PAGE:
Sunday, March 17, 2024

The Dirty Mickeys Pay Tribute To Shane MacGowan At Pocock Brewing Company, 3-16-24

"The Sick Bed Of Cuchulainn"
Though I’ve been a fan of The Pogues since my early teens, I never saw them in concert. And with Shane MacGowan’s death in late November, my thoughts of one day seeing them were put to rest. In honor of Shane MacGowan and St. Patrick’s Day, a group got together to perform Pogues numbers at the Pocock Brewing Company in Santa Clarita, California. The group included two members of Hot Club Of Los Angeles – Jake Bluenote on vocals, banjo, guitar and tin whistle; and Carl Byron on accordion and keyboard – and their presence was a big reason why I attended the show. The group also included Pat Mac Swyney on tin whistle and octave mandolin, Leslie Yeseta on bass and vocals, Dawn Lunsford on guitar and vocals, and Theresa Snider on drums.

The show was scheduled to start at 3 p.m., and though I got there an hour early, the music was already in progress and the place was packed. The venue’s St. Patrick’s Day celebration was in full swing a day early. Well, all right! Jake Bluenote and Pat Mac Swyney were on stage, performing as a duo. And for the last song of their set, Leslie Yeseta joined them. Their set wrapped up at 2:31 p.m., and the other members immediately began setting up for the full band set. The venue had a lively and loud crowd, but some harsh feedback got everyone’s attention momentarily, as the soundcheck continued. I liked the place immediately. It had good folks, good vibes and good beer. I started with Letter Of Marque, an IPA, then switched to Union Brown Porter, and later tried Mahna Mahna. And, yes, it was named after the song heard in an episode of The Muppet Show back in 1976 (though the song is a bit older than that), and that’s why I wanted to try it. It was delicious.

At 3:11 p.m., Jake said, “Greetings!” And without another word, the band went right into its first song, “The Sick Bed Of Cuchulainn,” the lead track from The Pogues’ great LP Rum Sodomy & The Lash, released in 1985. They followed that with “Streams Of Whiskey.” The sound wasn’t perfect in that room, but the spirit certainly was. The first set also included “The Ghost Of A Smile,” “Cotton Fields,” “Haunted,” and “Dirty Old Town,” that last one featuring some nice work by Pat Mac Swyney on harmonica at the beginning. They also played “Venus In Bother Boots,” a good punk number by The Nips, the band Shane was in before The Pogues. Jake played guitar on that one, and also on the last song of the set. And what an interesting number they chose to close the first set, “An Irish Airman Foresees His Death,” which is a poem by William Butler Yeats, delivered as spoken word. The first set ended at 3:57 p.m. The band returned at 4:32 p.m. for the second set, which featured songs like “If I Should Fall From Grace With God,” “White City,” “The Old Main Drag,” “Lullaby Of London,” “Danny Boy,” “Boat Train,” and “The Rake At The Gates Of Hell.” Leslie sang lead on “I’m A Man You Don’t Meet Every Day.” That was followed by “The Body Of An American” and then “Fairytale Of New York.” “Fairytale Of New York” is far and away the best Christmas song ever written. It is so good that it is welcome throughout the year (something you can’t say about most Christmas songs). These guys did an absolutely wonderful job with it. They followed that with “The Parting Glass,” and concluded the show with “A Rainy Night In Soho.” The show ended at 5:49 p.m. Apparently, this was planned on being a one-off, but they had such a good time that it now looks like the band will be doing this again. And that is good news. I’m hoping next time they’ll do “Sally MacLennane.”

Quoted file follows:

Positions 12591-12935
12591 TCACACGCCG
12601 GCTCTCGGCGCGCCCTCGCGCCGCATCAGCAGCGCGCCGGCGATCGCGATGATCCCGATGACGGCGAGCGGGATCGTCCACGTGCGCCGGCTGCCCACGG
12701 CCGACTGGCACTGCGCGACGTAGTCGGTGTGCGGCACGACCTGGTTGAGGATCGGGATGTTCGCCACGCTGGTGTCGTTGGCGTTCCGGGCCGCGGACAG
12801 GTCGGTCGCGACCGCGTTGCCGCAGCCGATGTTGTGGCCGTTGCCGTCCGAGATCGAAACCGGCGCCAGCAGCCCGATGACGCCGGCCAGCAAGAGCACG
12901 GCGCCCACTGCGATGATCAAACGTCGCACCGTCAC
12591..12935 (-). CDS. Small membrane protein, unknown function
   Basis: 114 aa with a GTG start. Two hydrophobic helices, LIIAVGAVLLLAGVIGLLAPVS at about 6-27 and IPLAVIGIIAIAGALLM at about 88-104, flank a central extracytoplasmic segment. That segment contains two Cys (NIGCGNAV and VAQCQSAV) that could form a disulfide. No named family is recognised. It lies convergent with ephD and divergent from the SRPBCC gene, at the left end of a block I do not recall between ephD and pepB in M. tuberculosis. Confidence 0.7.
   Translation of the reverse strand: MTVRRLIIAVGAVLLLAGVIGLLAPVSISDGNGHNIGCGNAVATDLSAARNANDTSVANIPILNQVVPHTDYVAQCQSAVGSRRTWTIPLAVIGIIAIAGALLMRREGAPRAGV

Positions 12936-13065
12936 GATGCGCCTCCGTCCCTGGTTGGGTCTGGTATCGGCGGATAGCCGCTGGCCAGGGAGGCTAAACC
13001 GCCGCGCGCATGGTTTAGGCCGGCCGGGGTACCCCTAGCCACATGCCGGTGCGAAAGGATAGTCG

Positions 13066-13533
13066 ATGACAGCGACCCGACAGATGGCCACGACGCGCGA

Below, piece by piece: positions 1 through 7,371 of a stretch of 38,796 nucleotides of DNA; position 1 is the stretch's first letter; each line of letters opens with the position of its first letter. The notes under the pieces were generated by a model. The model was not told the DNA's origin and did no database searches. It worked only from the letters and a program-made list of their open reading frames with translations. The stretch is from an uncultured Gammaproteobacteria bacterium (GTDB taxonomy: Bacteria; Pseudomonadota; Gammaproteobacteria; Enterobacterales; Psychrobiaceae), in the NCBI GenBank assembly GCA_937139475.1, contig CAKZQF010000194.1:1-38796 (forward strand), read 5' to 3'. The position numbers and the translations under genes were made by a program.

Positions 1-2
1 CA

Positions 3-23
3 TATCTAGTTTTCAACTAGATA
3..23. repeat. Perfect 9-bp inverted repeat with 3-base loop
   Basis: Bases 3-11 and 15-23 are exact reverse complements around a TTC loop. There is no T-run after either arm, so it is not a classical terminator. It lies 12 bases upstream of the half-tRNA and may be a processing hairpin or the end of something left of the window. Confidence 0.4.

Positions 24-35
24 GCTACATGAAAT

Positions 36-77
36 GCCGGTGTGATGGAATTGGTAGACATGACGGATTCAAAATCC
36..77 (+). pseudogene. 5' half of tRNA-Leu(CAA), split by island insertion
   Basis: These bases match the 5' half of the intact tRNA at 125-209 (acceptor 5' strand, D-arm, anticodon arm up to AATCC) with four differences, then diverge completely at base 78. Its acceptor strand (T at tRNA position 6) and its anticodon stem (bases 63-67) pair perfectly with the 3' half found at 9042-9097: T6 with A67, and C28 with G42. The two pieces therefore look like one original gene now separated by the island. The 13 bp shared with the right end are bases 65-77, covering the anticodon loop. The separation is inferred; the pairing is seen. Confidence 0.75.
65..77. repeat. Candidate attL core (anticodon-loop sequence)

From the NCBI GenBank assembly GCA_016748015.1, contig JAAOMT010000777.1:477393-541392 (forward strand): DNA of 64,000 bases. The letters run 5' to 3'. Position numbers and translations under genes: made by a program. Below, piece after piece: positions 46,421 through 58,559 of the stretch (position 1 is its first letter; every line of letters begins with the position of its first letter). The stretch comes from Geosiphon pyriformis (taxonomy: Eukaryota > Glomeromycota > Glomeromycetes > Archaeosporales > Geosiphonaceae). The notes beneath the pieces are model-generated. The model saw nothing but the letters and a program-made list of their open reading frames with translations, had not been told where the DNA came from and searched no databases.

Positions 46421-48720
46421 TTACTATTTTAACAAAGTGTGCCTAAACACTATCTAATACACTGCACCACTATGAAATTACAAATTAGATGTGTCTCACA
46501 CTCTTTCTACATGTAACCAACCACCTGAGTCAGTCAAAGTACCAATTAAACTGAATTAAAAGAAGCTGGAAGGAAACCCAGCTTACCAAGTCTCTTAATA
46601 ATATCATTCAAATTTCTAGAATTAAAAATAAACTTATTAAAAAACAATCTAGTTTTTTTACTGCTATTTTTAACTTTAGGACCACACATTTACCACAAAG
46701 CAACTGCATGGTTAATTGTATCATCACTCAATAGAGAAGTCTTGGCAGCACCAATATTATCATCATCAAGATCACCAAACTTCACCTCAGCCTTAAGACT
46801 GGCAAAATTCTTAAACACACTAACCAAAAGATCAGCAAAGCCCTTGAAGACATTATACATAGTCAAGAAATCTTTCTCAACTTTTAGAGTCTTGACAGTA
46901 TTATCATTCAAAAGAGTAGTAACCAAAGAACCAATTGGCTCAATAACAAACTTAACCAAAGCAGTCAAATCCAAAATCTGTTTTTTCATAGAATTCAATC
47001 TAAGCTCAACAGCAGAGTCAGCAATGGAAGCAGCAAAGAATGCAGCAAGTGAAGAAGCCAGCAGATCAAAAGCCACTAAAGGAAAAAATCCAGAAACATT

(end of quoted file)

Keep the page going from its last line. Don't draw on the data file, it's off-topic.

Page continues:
"The Sick Bed Of Cuchulainn"
"Streams Of Whiskey"

"Billy's Bones"

"Cotton Fields"

"Dirty Old Town"

"I'm A Man You Don't Meet Every Day"

"Fairytale Of New York"

Pocock Brewing Company is located at 24907 Avenue Tibbitts in Santa Clarita, California.

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